"There are seven books on the bookshelf."
Placing "nana satsu" before "no" makes the 7(books counter) the possessor of the books. So its like saying the (in my attempt at translating this), In bookshelves the 7's book there are. Like the 7's have books.... not the other way round.... in fact thinking about it.... probably wouldnt work the other way anyway either, since that would say the book possesses 7.... the books 7, which i would imagine would work if u were talking about pages or something like that
Correct me if im wrong... pretty curious about this now lol
Putting 七冊の本 (nana satsu no hon) is a valid way to say "7 books". The の (no) in this case isn't showing ownership or posession, it's just modifying the noun 本 (hon).
Here is a link that expands further: https://en.m.wikibooks.org/wiki/Japanese/Grammar/Counters
It's not incorrect, but it's also less frequent to phrase it like this if you are just trying to say new information, so most of the time it could be interpreted as a delimitation, kinda like saying "the seven books are in the bookshelf" in comparison to just saying "There are seven books on the bookshelf" in English. Not necessarily exactly like that, but that's the feeling I get from reading both ways.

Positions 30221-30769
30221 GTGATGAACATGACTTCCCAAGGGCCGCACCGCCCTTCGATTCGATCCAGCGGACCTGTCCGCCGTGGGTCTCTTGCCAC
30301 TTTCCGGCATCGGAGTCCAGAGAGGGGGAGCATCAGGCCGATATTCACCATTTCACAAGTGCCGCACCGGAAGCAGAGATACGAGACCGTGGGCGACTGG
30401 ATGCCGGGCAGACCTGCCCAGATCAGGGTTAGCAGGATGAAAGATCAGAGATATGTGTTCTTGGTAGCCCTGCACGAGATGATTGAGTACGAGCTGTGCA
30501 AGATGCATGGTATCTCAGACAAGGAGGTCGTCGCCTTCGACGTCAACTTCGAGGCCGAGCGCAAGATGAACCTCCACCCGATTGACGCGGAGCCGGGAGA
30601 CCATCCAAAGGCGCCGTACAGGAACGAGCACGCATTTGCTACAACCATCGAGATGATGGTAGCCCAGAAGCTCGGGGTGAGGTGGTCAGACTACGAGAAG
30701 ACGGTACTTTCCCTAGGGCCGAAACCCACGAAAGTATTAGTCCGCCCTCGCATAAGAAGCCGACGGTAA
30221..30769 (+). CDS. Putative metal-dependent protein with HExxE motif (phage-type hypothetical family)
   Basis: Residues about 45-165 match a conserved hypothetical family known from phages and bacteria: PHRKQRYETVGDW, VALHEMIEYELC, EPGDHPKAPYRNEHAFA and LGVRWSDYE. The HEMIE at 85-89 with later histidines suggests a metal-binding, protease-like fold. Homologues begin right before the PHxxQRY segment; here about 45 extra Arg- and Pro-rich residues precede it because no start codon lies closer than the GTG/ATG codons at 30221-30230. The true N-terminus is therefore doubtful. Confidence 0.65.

If I understand correctly, the さつ (satsu) part is needed because the objects that are counted in this sentence are books. It has the same role as つ (tsu) when inanimate things are usually counted. Here is an example for comparison:
いす が 七つ あります。>> There are seven chairs. (いす = chair)
本 が 七さつ あります。>> There are seven books. (本 = book)
Notice how the 七つ (nanatsu) part changes to 七さつ (nanasatsu).
As for the あり (ari) part, that belongs to the あります (arimasu) part of the sentence, which basically means "there are".
「が」 Indicates the subject in this scenario. It has other uses, but for now, let's focus on its use as a subject marker. As you may have noticed, がand は are used after the subject of the sentence or as a particle between words. This is why が is not needed where it has been placed since there is no particle needed nor any subject before が。
さつ is a counter for books (depending on which kanji it is, it's a counter for paper money) and you have to state what item you are counting on the bookshelf. The way you structured your sentence seems almost like you're counting the bookshelf and not the books, because the way it works is that you put the item in subject before the particle.
You're not really saying "本" twice in a sense of using the meaning of the character twice.
本だな (hondana) means "bookshelf"
本 (hon) means "book"
I hope this helps.